6. A medical instrument as recited in claim 5 wherein said housing has proximal and distal ends and said force limiting means includes bias means for biasing said probe distally, locking means for locking said proximal end of said probe proximate said proximal end of said housing and releasing means for releasing said locking means to permit said bias means to move said probe distally when said applied force exceeds a predetermined threshold.
7. A medical instrument as recited in claim 6 wherein said locking means permits distal movement of said probe and said releasing means triggers release of said locking means when said probe moves distally a predetermined distance.
8. A handle for medical probes comprising
a housing having proximal and distal ends;
mounting means disposed within said housing for mounting a probe, said mounting means being movable between an extended position proximate said distal end of said housing and a retracted position proximate said proximal end of said housing;
retracting means for moving said mounting means proximally from said extended position to said retracted position;
locking means for engaging said mounting means in said extended position to prevent said retracting means from moving said mounting means to said retracted position while permitting proximal movement of said mounting means in response to a proximal force acting on said mounting means; and
releasing means for triggering release of said locking means when said proximal force exceeds a predetermined threshold to permit said retracting means to move said mounting means proximally from said extended position to said retracted position.
9. A handle as recited in claim 8 wherein said mounting means includes a distal end configured to mate with a proximal end of the probe.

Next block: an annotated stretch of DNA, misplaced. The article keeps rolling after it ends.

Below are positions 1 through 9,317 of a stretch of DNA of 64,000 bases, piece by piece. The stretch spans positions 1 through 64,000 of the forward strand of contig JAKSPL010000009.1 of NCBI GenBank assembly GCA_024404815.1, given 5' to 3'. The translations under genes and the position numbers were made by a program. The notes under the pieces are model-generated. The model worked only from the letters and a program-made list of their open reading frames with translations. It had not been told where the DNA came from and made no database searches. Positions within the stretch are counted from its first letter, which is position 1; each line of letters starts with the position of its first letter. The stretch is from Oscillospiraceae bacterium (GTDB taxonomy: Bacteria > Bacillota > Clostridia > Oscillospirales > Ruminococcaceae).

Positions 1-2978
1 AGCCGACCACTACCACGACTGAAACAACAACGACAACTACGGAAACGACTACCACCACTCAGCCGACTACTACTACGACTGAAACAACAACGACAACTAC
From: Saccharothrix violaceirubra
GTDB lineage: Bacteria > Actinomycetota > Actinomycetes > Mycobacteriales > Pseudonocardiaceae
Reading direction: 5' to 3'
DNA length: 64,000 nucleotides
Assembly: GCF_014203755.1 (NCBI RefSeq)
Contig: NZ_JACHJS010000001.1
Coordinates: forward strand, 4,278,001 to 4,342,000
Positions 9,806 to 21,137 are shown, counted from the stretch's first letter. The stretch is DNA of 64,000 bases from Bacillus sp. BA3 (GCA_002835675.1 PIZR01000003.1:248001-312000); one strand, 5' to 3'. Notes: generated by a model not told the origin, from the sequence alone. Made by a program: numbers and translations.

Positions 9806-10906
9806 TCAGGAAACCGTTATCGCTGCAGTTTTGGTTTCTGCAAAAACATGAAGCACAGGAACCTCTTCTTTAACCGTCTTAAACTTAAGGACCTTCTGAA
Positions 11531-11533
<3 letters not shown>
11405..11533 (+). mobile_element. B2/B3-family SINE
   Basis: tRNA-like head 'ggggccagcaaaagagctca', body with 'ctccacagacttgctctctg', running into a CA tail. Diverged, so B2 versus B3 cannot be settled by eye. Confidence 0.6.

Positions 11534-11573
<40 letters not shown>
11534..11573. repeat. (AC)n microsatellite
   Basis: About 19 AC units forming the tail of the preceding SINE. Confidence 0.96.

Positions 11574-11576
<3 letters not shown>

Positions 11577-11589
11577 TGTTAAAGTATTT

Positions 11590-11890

10. A handle as recited in claim 9 wherein said distal end of said mounting means includes a nub configured to be frictionally received within a recess formed in the proximal end of the probe.
11. A handle as recited in claim 9 wherein said distal end of said mounting means is threaded for engaging threads formed at the proximal end of the probe.
12. A handle as recited in claim 9 wherein said distal end of said mounting means includes detents for engaging mating detent structure at the proximal end of the probe.
13. A handle as recited in claim 8 and further comprising a rail member disposed within said housing and having first and second walls, said rail member being movable within said housing between an extended position proximate said distal end of said housing and a retracted position proximate said proximal end of said housing, wherein said mounting means includes a cylindrical body extending distally through an opening in said first wall of said rail member and a flange disposed on said cylindrical body between said first and second walls of said rail member and wherein said locking means engages said rail member to lock said mounting means.